30th Nov 2016 1:30pm
Checkland E513, Falmer Campus
Plasticity of native language phonetic and phonological domains and enhanced executive control in the context of bilingualism
Dr Esther de Leeuw, Queen Mary University, London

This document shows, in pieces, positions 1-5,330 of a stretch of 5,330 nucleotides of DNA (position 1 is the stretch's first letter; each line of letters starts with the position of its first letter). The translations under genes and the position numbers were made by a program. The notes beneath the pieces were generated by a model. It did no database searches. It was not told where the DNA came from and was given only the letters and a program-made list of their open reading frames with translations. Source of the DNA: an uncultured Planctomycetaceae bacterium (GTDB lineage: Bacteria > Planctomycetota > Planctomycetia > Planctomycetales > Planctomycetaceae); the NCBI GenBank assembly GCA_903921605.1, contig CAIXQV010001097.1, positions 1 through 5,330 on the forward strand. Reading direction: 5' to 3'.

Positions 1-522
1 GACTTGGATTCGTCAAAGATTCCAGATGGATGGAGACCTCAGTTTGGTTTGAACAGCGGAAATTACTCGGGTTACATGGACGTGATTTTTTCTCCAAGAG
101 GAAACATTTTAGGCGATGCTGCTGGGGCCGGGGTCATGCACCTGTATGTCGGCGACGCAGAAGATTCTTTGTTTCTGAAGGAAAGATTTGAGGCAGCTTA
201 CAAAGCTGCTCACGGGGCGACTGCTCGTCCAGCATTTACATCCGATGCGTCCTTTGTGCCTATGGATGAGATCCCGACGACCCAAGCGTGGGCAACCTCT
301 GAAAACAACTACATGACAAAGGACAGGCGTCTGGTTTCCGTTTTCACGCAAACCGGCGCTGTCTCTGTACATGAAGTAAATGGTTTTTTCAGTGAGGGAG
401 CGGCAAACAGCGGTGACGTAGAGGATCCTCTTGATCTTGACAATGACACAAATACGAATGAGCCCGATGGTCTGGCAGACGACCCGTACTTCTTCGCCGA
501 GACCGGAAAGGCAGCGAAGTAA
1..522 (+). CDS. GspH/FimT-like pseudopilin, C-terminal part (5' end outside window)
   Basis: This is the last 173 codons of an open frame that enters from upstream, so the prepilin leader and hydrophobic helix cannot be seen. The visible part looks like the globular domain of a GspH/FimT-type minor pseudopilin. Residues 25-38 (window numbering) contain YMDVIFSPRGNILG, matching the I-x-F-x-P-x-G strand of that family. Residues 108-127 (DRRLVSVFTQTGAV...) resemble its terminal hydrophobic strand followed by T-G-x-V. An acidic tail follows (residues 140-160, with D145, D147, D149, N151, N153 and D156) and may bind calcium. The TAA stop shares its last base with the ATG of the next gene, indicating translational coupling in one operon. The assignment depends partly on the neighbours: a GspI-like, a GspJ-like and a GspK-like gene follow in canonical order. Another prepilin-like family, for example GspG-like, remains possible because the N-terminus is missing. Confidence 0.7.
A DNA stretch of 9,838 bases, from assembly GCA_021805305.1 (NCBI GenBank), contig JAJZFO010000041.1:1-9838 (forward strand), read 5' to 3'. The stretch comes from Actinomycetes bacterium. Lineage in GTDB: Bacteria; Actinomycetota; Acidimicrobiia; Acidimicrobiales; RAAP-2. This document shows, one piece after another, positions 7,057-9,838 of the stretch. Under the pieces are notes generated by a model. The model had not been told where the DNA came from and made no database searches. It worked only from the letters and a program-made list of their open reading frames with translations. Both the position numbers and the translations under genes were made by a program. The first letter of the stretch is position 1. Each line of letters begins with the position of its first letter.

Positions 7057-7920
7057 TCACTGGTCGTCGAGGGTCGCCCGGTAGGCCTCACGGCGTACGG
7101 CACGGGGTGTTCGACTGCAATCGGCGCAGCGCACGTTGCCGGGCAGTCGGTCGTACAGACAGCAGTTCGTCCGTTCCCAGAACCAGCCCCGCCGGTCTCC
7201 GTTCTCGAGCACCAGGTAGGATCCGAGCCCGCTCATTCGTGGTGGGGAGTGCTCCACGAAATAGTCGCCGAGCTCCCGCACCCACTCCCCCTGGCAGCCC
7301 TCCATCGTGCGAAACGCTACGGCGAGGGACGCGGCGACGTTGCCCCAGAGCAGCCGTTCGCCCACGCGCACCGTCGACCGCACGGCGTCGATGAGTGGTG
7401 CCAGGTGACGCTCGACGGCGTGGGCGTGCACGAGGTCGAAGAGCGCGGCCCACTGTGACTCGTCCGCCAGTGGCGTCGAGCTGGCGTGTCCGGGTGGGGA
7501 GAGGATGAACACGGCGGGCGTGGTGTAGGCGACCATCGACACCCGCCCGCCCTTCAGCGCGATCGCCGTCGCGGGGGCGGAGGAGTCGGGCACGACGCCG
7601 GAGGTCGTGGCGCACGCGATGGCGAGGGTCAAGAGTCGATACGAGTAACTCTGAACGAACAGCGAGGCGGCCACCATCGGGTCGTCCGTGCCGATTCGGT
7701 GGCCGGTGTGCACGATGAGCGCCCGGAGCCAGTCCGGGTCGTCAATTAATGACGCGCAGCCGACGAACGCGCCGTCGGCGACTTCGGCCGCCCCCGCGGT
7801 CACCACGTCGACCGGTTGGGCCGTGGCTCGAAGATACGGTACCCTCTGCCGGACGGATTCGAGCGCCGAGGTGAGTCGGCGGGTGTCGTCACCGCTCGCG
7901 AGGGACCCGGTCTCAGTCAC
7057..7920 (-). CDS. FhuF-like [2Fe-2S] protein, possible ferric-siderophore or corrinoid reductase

In this presentation, I will discuss a series of recent studies showing that there is plasticity in native language phonetic and phonological domains post adolescence. Various native languages will be presented, including Albanian (de Leeuw, Tusha, & Schmid, in review), German (de Leeuw, Mennen, & Scobbie, 2012, 2013; de Leeuw, Schmid, & Mennen, 2010), and Sylheti (McCarthy & de Leeuw, in preparation). The findings from both simultaneous (Sundara, Polka, & Baum, 2006) and late consecutive bilinguals (see de Leeuw, in review) reveal that bidirectional interaction occurs in the languages of the bilingual, even when a new language is learned late in life. The results from these studies challenge a critical period interpretation of language development in the context of bilingualism (see de Leeuw, in review). Instead, the results lend support to the idea that bilinguals, through the very act of being bilingual, undergo an increased cognitive load, leading to bidirectional interaction in their languages, with the potential outcome being enhanced executive control in bilinguals over monolinguals (Bialystok, 2009; de Leeuw, 2014). In addition to the studies examining bidirectional interaction in simultaneous and late consecutive bilinguals, I will also present new research which shows that bilinguals who use their second language more frequently are more likely to evidence enhanced executive control over bilinguals who use their second language less frequently (de Leeuw & Bogulski, 2016). In sum, I will propose that bidirectional interaction in phonetic and phonological domains in the context of bilingualism is a collateral result of enhanced executive control in bilinguals over monolinguals.